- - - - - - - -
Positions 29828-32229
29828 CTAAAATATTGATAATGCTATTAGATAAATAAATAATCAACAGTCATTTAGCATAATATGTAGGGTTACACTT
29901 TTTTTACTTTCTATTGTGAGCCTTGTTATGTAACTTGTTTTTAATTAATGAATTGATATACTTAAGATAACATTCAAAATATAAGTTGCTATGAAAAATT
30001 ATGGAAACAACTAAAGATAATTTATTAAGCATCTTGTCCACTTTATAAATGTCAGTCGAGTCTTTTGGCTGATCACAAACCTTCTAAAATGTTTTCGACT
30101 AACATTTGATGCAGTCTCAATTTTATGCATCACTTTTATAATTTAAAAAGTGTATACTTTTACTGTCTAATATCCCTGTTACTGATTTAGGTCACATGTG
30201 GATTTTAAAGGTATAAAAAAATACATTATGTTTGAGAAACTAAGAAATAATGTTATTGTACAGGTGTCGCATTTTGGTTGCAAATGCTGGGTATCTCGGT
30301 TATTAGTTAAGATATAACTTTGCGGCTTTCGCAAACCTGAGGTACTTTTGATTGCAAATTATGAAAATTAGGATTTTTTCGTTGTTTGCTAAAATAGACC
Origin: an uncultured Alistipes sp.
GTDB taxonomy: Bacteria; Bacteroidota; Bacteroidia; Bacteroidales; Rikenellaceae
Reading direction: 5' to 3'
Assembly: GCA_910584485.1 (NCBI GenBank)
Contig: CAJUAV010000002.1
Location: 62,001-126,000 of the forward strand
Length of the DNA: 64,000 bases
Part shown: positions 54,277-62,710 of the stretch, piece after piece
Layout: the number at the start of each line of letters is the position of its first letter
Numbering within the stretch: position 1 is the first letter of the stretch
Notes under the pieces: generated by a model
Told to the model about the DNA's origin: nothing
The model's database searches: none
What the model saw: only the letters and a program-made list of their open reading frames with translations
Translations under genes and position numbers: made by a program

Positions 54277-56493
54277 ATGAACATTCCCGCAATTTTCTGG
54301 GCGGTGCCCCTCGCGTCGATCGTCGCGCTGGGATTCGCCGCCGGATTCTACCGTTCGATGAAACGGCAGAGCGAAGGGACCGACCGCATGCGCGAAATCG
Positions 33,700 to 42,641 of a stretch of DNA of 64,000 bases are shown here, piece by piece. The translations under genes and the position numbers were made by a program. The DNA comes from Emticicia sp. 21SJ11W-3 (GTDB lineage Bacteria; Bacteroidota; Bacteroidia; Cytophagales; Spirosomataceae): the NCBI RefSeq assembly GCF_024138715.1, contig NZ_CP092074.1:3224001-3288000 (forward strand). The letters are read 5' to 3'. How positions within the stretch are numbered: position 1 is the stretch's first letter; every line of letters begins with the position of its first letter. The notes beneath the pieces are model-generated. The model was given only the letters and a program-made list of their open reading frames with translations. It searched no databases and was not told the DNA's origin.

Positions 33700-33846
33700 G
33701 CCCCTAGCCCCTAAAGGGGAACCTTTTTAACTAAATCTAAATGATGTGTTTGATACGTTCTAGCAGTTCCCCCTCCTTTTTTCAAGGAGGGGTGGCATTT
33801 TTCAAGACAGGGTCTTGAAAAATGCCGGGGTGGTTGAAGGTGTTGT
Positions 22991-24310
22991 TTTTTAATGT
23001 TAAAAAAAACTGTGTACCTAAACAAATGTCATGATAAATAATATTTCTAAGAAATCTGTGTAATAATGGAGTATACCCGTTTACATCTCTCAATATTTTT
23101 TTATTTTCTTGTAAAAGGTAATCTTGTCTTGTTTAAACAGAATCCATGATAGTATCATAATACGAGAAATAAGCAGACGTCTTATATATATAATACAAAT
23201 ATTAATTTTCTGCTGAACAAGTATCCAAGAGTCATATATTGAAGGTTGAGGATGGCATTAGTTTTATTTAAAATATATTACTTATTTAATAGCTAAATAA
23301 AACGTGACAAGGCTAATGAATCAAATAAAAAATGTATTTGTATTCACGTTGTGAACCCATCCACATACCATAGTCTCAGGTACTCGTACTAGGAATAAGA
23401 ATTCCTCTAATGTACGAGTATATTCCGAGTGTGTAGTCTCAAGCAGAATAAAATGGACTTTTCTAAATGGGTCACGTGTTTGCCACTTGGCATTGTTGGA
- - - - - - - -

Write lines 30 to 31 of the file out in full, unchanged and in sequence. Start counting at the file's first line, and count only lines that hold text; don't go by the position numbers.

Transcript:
33801 TTCAAGACAGGGTCTTGAAAAATGCCGGGGTGGTTGAAGGTGTTGT
Positions 22991-24310